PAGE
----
IDH mutations in tumorigenesis and their potential role as novel therapeutic targets
Research output: Contribution to journal › Review article
Colleges, School and Institutes
- Molecular & Population Genetics Laboratory, Wellcome Trust Centre for Human Genetics, University of Oxford, Oxford
Isocitrate dehydrogenases (IDHs) catalyze the oxidative decarboxylation of isocitrate to α-ketoglutarate (α-KG). Somatic mutations in genes encoding IDH1 and IDH2 were first identified in glioma and subsequently in acute myeloid leukemia and other solid tumors. These heterozygous point mutations occur at the arginine residue of the enzyme's active site and cause both loss of normal enzyme function and gain of function, causing reduction of α-KG to D-2-hydroxyglutarate, which accumulates. D-2-hydroxyglutarate may act as an oncometabolite through the inhibition of various α-KG-dependent enzymes, stimulating angiogenesis, histone modifications and aberrant DNA methylation. Possibly, IDH mutations may also cause oncogenic effects through dysregulation of the tricarboxylic acid cycle, or by increasing susceptibility to oxidative stress. Clinically, IDH mutations may be useful diagnostic, prognostic and predictive biomarkers, and it is anticipated that a better understanding of the pathogenesis of IDH mutations will enable IDH-directed therapies to be developed in the future.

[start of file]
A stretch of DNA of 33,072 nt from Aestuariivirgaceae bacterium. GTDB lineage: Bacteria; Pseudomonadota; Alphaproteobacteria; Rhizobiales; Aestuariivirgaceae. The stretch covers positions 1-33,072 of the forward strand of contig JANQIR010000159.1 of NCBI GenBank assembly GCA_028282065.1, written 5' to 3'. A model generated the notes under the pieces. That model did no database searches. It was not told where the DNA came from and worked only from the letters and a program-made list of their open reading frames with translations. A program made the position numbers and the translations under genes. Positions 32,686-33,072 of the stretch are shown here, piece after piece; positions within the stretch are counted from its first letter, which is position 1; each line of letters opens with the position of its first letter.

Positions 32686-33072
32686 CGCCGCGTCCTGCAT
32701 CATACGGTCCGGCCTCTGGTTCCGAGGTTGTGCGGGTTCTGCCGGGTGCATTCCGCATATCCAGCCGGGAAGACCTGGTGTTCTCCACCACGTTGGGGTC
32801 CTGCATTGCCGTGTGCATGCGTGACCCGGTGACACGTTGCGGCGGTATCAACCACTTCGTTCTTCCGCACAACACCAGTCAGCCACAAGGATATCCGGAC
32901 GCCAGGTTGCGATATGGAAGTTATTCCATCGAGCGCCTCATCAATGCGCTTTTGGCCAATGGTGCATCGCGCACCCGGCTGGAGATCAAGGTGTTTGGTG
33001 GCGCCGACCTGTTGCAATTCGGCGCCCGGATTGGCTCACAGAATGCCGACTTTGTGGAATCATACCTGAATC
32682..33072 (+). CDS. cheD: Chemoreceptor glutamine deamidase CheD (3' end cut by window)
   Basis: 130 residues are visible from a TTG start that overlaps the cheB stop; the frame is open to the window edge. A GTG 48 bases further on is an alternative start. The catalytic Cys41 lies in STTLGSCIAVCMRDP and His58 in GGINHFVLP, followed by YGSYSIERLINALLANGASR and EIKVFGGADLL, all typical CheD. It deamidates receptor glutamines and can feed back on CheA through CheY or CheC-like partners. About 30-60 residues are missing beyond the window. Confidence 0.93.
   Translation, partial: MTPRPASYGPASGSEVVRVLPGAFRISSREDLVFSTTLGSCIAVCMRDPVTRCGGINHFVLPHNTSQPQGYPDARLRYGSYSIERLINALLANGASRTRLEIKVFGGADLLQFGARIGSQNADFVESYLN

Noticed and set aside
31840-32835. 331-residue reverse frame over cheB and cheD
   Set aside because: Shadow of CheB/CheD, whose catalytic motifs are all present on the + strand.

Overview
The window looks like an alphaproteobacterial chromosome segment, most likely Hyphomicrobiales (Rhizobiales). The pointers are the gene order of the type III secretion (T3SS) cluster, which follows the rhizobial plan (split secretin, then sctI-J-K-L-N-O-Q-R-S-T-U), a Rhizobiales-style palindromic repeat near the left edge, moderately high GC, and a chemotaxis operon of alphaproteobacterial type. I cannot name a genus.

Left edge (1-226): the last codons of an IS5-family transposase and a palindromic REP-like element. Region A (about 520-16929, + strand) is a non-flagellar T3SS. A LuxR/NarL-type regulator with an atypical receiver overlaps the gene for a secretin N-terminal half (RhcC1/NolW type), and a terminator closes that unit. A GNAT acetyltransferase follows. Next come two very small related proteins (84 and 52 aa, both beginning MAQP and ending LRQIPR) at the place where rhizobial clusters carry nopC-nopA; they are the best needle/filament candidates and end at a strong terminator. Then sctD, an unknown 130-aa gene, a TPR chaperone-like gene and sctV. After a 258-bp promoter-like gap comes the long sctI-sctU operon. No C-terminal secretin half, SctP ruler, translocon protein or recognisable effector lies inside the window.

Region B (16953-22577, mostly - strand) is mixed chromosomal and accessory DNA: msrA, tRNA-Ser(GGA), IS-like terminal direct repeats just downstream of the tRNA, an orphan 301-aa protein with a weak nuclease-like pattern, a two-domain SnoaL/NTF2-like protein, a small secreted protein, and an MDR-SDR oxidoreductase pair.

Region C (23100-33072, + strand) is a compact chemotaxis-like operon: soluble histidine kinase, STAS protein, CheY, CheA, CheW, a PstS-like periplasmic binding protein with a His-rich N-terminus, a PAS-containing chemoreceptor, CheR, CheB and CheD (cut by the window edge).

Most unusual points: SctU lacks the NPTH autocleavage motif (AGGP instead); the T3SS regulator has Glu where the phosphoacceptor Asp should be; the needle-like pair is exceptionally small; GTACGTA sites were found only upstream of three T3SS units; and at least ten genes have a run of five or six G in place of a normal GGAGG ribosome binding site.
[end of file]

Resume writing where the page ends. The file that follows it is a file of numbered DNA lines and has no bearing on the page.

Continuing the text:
|Number of pages||13|
|Publication status||Published - Dec 2013|
- Biomarkers, Tumor/genetics, Carcinogenesis/genetics, Humans, Isocitrate Dehydrogenase/genetics, Molecular Targeted Therapy, Mutation, Neoplasms/genetics, Oxidative Stress/genetics, Prognosis